Hit hard by a cash shortfall and lackluster ticket sales, the Metropolitan Opera said Monday that it would withdraw up to $30 million from its endowment, give fewer performances next season and accelerate its embrace of contemporary works.
As many other performing arts institutions face the same pressures as the Met, the dramatic financial and artistic moves show the extent to which the Pandemic continues to affect them.
Peter Gelb is the Met's general manager. Reinvention is the only way to go forward.
Since the endowments are meant to grow over time, nonprofits only dip into them as a last resort. The Met's endowment is small for an institution of its size. The endowment will be used to cover operating expenses this season, to help offset weak ticket sales and a cash shortfall that emerged as some donors were reluctant to accelerate pledged gifts during the stock market downturn. The company wants to replenish the endowment as more cash gifts come in.
Next season the company is planning to reduce the number of performances by 10 percent.
The decision by the Met to stage more contemporary operas is a remarkable turnabout for the company, which largely avoided newer works for many decades due to its conservative audience base.
The Met has staged more new work in recent years, which has led to a change in the dynamic of attendance. Verdi's "Don Carlo" ended its run this month with 40% attendance.
The Met will open each season with a new work.
Jake Heggie's "Dead Man Walking" and Anthony Davis' "X: The Life and Times of Malcolm X" will be the first performances of their works. "Fire Shut Up in My Bones" and "The Hours" will be coming back next season, with three divas reprising their roles.
The Met's music director says opera should reflect the times. We have a responsibility to create new works so that people can see themselves on stage.
Major stars are becoming more interested in performing music by living composers, which is why the company changed its strategy. Opera singers are embracing new work and understanding that this is the future according to him.
Many of the most illustrious singers of the day have performed at the Met, and it has given the world premiere of several operas. After the long Pandemic shut down, it lost $150 million in expected revenues. Still lagging, audiences were back. There was an increase in donations. The Met never missed a curtain despite Omicron shutting down many theaters last season.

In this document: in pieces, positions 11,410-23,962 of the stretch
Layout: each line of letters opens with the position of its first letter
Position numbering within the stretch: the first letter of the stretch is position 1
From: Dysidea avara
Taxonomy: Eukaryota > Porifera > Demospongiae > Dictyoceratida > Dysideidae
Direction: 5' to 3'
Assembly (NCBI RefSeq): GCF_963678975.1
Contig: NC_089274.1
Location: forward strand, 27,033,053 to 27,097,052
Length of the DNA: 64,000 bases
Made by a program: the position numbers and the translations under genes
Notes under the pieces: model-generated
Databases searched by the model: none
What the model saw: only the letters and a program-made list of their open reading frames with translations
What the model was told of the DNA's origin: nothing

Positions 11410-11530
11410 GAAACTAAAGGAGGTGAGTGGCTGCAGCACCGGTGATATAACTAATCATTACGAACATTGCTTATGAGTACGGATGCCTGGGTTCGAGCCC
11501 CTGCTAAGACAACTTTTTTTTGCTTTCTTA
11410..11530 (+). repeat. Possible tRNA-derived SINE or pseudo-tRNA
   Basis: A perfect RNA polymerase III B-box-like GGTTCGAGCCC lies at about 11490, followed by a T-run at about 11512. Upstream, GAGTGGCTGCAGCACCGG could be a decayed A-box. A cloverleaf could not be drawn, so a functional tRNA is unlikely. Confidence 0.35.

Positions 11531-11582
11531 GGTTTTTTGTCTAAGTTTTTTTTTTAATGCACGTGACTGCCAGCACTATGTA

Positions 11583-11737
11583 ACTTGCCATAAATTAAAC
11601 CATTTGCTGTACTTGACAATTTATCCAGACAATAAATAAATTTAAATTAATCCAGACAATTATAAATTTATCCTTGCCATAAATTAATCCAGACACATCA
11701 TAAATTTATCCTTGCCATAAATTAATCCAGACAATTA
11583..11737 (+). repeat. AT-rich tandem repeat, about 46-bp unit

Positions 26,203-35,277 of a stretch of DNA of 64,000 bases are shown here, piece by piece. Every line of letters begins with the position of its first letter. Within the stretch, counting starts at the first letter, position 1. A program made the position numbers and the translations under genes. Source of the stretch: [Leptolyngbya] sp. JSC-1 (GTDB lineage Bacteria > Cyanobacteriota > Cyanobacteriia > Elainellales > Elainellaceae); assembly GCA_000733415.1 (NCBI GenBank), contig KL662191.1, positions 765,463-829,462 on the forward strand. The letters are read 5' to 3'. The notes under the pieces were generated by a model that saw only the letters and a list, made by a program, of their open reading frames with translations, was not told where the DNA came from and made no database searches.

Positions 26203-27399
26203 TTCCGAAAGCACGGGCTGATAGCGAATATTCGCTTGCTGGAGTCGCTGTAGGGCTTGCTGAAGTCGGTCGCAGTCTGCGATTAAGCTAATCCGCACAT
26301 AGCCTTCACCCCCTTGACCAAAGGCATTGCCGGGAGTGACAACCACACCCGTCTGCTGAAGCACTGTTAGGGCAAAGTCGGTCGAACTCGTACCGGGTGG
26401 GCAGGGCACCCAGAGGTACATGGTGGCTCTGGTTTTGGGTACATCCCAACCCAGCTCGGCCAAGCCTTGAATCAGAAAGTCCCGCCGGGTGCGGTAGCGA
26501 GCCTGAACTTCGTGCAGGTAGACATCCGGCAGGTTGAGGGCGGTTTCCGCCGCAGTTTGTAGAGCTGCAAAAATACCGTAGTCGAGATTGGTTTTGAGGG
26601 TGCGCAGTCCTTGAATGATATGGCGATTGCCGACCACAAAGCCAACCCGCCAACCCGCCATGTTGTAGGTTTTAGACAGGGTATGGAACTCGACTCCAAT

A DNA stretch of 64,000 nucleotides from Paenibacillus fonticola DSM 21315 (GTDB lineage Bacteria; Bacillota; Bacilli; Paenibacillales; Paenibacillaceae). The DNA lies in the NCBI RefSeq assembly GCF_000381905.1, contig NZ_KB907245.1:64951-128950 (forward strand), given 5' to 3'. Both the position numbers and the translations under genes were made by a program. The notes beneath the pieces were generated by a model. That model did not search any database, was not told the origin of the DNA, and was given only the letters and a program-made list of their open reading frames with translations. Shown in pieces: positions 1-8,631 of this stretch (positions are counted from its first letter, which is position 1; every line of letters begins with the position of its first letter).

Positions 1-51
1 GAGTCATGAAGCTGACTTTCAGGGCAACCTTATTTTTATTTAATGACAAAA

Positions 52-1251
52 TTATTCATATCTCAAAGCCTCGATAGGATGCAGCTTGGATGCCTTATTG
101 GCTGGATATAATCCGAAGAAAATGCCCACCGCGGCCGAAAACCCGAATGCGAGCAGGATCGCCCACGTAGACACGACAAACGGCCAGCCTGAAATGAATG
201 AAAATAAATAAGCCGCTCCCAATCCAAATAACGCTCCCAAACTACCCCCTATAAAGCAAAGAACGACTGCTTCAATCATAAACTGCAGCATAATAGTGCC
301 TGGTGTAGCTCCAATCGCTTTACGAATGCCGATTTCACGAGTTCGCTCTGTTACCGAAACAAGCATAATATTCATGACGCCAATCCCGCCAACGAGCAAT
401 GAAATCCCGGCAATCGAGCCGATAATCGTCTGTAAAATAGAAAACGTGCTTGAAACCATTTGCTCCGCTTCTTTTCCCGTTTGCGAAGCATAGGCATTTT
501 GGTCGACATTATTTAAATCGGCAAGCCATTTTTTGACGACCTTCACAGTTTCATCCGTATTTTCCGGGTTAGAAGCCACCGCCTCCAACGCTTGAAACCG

The company, which has an annual budget of $312 million and is the largest performing arts organization in the US, began to feel the strains of the Pandemic more acutely.
The Met's Live in HD cinema presentations and ticket revenues were down by more than 40 million dollars last season due to the swine flu. The opera house's paid attendance has fallen. More than $150 million in emergency funds have been pledged by donors during the Pandemic. Some people were hesitant to deliver gifts during the downturn.
Major donors are affected by the economy's downturn.
The company didn't dip into its endowment in the early days of the flu because it had taken the painful step of not paying its employees. It can take another seven million from its endowment.
The Met website and box office were not able to sell new tickets for nine days because of a cyberattack.
The company expects to take in an additional $36 million in cash in the beginning of the new year and hopes to replenish its endowment by the end of the fiscal year. I don't know if that will be possible.
Some of the work that was done to build it back up was undone by the Met turning to its endowment. A few years ago the company announced a fund-raising drive to double the endowment and took steps to lower the amount of money it draws from it each year.
The Met isn't the only one who found it hard to emerge from the Pandemic.
The Portland Opera in Oregon has reduced its staff and reduced the number of operas it stages due to a decline in ticket sales. The situation currently facing Portland Opera is not unique, but it is still a crisis, according to the company's general director.
The Philadelphia Orchestra's paid attendance is down from a year ago, but a recent increase in sales has provided some hope. Matas Tarnopolsky said that many people are not back in the habit. It is easy and inexpensive and we need to remind them of that.
The holiday shows of the Dayton Contemporary Dance Company were canceled because of low demand. The Philly Pops, an orchestra that has been around for 43 years, is going to be dissolved next year due to mounting debt and a decline in subscriptions.
The prospect of a recession next year is making arts groups worry that weak attendance could extend into next season and beyond. Many companies survived the Pandemic shutdown thanks to federal assistance.
Simon Woods is the president and chief executive of the League of American Orchestras. New audiences are more important than ever.
The decline of the subscription model for selling tickets has accelerated as a result of the swine flu.
The Met's box office revenues are expected to fall to 19 percent this season from 45 percent in the past. The average age of the Met's audience has gone from 57 in 2020 to 52 in 2019.
James Levine led the company for four decades and was succeeded by Mr. Nézet-Séguin. He said that the company could appeal to different audiences with different works.
He wants everyone to feel welcomed at the Met. Will they fall in love with the operas we do? It is absolutely true that not. I don't want anyone to say that the Met isn't for them.